Since the only significant source of information about the band is on their Facebook, I will not just regurgitate it here. I just really appreciate their dedication to such a lively and cheerful music style that is so steeped in tradition. Go to their page and check them out. Also, take a look at one of their videos below:

Hey there music lovers,

This week I bring you The Very End, a melodic death/thrash metal band from Ruhrgebiet, Germany. Unfortunately, since they formed in 2005 (?) and do not seem to be a very well known band, there isn’t much information out there to share with you. So, just check out their video for the single A Hole in the Sun off of their 2011 release “Mercy & Misery”. Enjoy!

I would like to direct your attention today to a phenomenon on the internet that has people essentially selling their souls to develop an over-the-top, in-your-face online persona. While internet surfers have the option to watch or not watch whatever they want online, why must people try so hard to foist their need for fame on a mostly unsuspecting internet public? Take for example the video stylings of a character called Shaye Saint John:

According to www.musicalfamilytree.net, ‘Shaye Saint John’ was created seemingly sometime around 2006 by the lead singer Eric Fournier of Blood Farmers, an British punk band from the mid-’80s. Movie review site beyondhollywood.com characterizes the ill-conceived back story for this obnoxious abomination as “a mask wearing quadriplegic, [with] a high-pitched whine that is as annoying as it is difficult to understand.” I would have to agree, as the short vignettes available on YouTube seem to show only snippets of a mentally disturbed individual performing meaningless and confusing (if not perplexing) tasks, seemingly without context.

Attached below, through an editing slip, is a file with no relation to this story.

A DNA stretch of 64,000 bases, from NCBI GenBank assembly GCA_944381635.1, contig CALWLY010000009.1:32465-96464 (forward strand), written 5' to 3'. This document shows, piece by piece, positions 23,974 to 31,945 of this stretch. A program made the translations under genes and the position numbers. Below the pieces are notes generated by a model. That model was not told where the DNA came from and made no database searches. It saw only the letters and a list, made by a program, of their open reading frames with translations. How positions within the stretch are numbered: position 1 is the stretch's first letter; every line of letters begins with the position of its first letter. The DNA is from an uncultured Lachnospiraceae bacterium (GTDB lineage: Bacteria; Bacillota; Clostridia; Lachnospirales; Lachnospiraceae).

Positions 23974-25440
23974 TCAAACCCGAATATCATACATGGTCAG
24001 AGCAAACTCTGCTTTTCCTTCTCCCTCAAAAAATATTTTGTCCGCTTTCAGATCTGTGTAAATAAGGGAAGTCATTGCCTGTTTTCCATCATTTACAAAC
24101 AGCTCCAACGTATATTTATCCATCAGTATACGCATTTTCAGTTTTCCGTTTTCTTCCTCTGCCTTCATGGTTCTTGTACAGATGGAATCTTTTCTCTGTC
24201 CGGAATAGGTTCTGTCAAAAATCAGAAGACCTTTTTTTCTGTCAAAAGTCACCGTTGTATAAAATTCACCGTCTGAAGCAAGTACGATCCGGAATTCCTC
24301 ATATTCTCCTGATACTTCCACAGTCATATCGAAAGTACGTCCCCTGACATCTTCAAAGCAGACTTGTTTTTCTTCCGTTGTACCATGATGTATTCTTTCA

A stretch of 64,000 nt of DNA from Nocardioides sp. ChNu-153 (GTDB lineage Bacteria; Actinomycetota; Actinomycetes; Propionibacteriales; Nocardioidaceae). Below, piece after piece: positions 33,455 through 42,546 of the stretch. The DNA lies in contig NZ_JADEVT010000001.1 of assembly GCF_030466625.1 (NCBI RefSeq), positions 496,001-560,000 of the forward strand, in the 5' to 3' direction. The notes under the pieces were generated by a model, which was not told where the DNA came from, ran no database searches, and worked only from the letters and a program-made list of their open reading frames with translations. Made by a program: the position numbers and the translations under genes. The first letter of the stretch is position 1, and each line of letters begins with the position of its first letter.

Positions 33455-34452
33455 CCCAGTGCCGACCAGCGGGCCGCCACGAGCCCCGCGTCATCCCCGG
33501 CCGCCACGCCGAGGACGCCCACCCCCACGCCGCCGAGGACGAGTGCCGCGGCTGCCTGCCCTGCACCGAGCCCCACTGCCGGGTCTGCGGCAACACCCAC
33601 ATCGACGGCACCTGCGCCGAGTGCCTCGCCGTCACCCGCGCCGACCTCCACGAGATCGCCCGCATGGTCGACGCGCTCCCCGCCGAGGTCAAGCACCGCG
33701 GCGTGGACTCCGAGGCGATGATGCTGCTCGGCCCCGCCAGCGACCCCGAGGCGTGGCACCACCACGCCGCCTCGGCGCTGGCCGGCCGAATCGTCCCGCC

The videos are like a proverbial nightmare on hallucinogenic drugs. They make no sense whatsoever and seem to serve only to garner as much attention as possible for their creator. This is not to say art is not in the eye of the beholder. From the many comments on the YouTube videos, to the some 900 fans on Facebook, this particular bout of insanity seems to have something of a cult following. To this particular beholder (yours truly), however, this entire endeavor is just more noise on the biggest forum for attention whores in the world: the internet.